ESL — The Electronic Structure Library is a community-maintained library of software of use for electronic structure simulations. It is an extended library that can be employed by everyone for building their own packages and projects. It consists of entries documenting functionalities, algorithms, interfaces, standards and pieces of code ranging from small routines for performing simple tasks, all the way up to complete libraries.
The ambition of the ESL is to segregate layers of functionality within modules which are general, standardised and efficient. In this way, new ideas, and new science, can be coded by scientists without needing to rewrite functionalities that are already well-established, and without needing to know more software engineering than science.
Publication — The background, vision and content of the ESL are described in a 2020 paper:
Micael J. T. Oliveira, Nick Papior, Yann Pouillon, Volker Blum, Emilio Artacho, Damien Caliste, Fabiano Corsetti, Stefano de Gironcoli, Alin M. Elena, Alberto García, Victor M. García-Suárez, Luigi Genovese, William P. Huhn, Georg Huhs, Sebastian Kokott, Emine Küçükbenli, Ask H. Larsen, Alfio Lazzaro, Irina V. Lebedeva, Yingzhou Li, David López-Durán, Pablo López-Tarifa, Martin Lüders, Miguel A. L. Marques, Jan Minar, Stephan Mohr, Arash A. Mostofi, Alan O’Cais, Mike C. Payne, Thomas Ruh, Daniel G. A. Smith, José M. Soler, David A. Strubbe, Nicolas Tancogne-Dejean, Dominic Tildesley, Marc Torrent, and Victor Wen-zhe Yu, The CECAM electronic structure library and the modular software development paradigm J. Chem. Phys. 153, 024117 (2020), DOI: 10.1063/5.0012901
If you use the ESL, please consider giving credit to this publication.
Electronic Structure Codes that support the ESL — Codes that use the ESL or parts of it include many major packages in our community. Examples include abinit, BigDFT, FHI-aims, GPAW, Octopus, Quantum Espresso, Siesta, and others. The ESL is by no means restricted to this set - the more, the better.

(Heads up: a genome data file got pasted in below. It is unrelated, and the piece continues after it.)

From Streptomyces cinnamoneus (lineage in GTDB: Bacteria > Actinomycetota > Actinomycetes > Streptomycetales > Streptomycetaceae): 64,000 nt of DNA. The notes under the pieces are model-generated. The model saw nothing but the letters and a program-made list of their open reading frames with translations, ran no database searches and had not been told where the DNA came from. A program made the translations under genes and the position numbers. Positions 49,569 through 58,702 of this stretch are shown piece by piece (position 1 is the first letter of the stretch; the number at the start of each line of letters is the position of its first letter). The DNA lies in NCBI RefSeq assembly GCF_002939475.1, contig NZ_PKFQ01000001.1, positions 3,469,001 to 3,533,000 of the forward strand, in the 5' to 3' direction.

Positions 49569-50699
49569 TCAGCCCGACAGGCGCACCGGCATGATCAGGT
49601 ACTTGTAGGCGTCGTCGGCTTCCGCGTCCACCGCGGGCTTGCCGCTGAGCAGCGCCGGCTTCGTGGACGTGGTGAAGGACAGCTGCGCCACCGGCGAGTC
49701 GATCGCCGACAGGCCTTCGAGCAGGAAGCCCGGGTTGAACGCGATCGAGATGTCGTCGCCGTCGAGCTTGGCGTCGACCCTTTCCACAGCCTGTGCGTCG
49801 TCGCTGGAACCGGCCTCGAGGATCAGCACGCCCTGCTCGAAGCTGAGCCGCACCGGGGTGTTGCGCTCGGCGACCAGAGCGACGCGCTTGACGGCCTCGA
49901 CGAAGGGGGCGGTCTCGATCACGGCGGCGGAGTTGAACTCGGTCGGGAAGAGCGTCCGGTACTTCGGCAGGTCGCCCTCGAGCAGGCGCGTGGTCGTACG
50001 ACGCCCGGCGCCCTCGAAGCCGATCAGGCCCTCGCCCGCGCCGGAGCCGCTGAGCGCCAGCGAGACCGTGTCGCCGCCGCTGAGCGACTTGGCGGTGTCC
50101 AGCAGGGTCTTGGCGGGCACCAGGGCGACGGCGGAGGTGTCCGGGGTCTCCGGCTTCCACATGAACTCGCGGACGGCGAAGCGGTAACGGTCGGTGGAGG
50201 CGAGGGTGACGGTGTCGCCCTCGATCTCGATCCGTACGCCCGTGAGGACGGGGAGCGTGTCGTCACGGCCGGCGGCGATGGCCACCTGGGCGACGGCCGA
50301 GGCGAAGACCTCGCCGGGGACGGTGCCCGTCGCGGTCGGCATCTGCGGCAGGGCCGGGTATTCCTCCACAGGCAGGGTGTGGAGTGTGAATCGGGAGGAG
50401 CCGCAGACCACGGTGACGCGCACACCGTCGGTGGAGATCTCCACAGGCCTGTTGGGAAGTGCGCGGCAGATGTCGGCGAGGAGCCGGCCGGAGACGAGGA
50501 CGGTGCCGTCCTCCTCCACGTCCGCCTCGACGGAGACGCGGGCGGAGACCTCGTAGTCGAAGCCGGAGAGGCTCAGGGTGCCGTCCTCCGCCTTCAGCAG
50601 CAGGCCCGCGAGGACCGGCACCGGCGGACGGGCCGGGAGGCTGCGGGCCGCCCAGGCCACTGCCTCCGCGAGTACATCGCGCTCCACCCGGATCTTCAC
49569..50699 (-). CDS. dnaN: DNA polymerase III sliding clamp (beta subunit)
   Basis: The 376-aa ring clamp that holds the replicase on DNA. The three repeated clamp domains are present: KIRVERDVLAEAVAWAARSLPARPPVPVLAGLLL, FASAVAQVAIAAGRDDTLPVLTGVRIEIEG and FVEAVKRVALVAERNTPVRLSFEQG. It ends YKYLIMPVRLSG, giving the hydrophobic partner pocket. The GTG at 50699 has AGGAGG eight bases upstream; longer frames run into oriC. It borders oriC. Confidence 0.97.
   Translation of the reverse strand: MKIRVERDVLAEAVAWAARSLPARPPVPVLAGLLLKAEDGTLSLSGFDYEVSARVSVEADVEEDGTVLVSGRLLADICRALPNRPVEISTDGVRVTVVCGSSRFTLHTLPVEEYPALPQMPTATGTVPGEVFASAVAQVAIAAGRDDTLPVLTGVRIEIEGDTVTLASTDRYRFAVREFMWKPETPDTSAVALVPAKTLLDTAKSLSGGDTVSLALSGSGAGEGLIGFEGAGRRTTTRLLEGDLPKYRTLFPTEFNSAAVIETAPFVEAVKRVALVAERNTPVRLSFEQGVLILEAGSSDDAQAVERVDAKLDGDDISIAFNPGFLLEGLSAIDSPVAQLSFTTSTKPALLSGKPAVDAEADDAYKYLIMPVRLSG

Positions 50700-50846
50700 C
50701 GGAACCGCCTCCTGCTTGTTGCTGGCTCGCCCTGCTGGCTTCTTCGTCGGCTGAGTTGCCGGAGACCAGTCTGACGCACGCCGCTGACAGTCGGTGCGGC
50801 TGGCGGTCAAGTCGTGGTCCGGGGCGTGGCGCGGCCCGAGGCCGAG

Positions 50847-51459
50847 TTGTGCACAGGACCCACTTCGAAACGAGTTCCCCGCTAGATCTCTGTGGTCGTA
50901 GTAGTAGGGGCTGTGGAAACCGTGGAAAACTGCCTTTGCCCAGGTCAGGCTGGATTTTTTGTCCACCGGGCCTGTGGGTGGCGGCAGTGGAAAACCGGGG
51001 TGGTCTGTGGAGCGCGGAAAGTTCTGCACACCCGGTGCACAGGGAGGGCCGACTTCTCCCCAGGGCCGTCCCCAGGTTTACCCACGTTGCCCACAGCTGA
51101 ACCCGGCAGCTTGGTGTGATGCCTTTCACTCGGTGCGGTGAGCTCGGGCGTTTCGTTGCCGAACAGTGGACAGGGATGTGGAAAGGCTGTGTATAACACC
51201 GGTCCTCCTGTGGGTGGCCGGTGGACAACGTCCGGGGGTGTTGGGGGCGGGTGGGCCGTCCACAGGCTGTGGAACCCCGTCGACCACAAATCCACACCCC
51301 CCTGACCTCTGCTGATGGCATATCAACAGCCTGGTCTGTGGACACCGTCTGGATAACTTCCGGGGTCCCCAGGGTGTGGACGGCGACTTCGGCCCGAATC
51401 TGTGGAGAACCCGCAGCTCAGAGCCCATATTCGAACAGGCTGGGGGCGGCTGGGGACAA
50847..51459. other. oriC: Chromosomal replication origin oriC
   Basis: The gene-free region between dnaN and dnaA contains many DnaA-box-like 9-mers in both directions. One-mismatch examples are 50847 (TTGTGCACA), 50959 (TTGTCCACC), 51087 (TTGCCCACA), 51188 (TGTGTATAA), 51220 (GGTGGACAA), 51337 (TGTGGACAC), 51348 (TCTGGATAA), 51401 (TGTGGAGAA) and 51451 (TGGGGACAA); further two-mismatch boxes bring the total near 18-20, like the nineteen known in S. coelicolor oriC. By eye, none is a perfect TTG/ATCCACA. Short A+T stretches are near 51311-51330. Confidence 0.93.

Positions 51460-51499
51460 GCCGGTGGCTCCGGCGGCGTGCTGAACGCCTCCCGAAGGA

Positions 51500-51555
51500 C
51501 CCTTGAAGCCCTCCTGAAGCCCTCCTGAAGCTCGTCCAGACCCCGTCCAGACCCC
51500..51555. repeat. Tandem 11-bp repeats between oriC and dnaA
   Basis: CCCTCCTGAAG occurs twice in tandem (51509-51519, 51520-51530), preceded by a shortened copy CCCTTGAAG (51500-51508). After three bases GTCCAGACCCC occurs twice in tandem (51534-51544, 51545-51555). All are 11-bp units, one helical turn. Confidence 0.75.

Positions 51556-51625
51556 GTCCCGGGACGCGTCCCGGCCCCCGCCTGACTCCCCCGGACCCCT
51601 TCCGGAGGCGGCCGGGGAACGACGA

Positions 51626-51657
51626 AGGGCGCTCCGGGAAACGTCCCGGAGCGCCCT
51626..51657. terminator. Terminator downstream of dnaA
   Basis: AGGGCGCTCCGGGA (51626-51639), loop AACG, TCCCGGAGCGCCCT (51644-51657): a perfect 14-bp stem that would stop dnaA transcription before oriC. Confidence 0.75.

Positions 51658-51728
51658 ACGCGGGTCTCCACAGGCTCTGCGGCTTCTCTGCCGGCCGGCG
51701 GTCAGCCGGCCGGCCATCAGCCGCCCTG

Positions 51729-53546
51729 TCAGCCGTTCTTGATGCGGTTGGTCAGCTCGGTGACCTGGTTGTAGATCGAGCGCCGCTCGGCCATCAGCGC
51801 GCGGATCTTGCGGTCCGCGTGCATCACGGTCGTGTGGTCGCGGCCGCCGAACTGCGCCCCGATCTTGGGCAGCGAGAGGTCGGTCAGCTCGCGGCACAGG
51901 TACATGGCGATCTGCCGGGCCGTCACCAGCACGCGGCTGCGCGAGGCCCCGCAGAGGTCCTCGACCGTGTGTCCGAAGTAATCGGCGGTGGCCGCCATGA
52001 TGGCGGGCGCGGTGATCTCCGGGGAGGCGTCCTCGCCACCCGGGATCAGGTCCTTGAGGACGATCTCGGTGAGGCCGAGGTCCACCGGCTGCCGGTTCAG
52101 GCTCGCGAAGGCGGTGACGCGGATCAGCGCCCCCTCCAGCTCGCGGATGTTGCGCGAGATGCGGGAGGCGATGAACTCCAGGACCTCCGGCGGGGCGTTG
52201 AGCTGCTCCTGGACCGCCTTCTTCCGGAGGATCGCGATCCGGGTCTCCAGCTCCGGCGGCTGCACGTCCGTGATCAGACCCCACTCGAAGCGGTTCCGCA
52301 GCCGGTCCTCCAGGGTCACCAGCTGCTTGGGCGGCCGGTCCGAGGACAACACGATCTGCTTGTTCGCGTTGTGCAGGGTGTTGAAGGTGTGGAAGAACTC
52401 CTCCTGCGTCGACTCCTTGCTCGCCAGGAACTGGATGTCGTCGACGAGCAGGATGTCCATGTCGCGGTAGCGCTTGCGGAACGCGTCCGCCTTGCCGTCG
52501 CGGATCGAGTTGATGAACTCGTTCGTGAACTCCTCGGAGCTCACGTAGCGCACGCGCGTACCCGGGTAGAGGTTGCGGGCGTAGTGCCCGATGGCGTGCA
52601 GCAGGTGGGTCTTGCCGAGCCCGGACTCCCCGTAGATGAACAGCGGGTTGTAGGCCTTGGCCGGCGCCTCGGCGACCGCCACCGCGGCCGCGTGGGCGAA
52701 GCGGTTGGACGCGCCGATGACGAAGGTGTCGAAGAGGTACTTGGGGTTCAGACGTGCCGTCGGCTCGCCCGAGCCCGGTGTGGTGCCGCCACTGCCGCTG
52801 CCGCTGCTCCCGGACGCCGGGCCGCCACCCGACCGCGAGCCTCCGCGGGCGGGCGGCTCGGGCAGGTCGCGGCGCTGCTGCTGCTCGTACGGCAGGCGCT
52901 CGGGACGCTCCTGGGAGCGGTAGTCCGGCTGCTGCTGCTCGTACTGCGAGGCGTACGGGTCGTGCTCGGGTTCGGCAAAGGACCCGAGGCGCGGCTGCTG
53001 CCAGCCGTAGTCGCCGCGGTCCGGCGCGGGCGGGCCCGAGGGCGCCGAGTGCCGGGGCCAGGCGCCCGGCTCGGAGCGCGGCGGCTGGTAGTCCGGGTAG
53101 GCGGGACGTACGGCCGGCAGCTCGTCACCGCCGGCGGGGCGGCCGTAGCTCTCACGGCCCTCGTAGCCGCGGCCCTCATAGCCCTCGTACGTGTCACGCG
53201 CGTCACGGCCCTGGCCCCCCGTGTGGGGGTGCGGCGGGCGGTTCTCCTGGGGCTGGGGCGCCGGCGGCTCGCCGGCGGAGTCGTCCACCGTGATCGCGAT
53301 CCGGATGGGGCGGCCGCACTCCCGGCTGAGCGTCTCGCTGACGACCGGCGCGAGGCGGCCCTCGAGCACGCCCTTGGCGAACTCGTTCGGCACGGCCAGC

The ESL is not intended to be a conventional software library. Our aim is for it to grow with contributions open to a wide community, without imposing the rigidity implied by the a priori definition of a conventional library. It is also intended to be more than a software repository. The expectation is for the ESL to be useful and used, and through that to be able to slowly standardise software, APIs and data standards of common use in the community, as opposed to accumulating disconnected bits of code.
The contents of the library is organised in the form of ESL entries,
with one page per entry. ESL entries are categorised as
ESL Software, and
Other Software (listed as category tags). One entry can contain more
than one of these category. However,
we encourage the creation of single-category entries linked to one
another, in order to allow a navigable network to form. In particular,
entries describing functionalities should be separated as much as
possible, since each functionality will typically link to several
Describes a particular functionality typically taken care of by a piece of software. This could be anything from a small routine up to a complete library. It should represent a specific process or component of an electronic structure calculation, but may be broad enough to allow different approaches/methods/algorithms or a variety of smaller tasks within it. Examples are:
Contains the specifications for storing particular types of data in files. It should provide all the necessary details for any program to be able to read and write according to the standard.
Describes and links to a piece of code. The code can be specific to a single functionality or bundle together more than one of each. The important things to keep in mind for these category are:
ESL Software is either software born and developed within the ESL initiative or software distributed under the ESL brand with the agreement of its authors. Other Software is software that is not part of the ESL, but is nevertheless of interest for anyone developing or using electronic structure codes.
Creating and maintaining the ESL entries is open to all. If you would like to do so, please read through the Contributing page for more details. Have a look around the existing entries to get a feel for how the division in categories works in practice.
You are free to create and contribute to categories at all levels. You can also organise your contribution as you prefer. Here are some suggestions: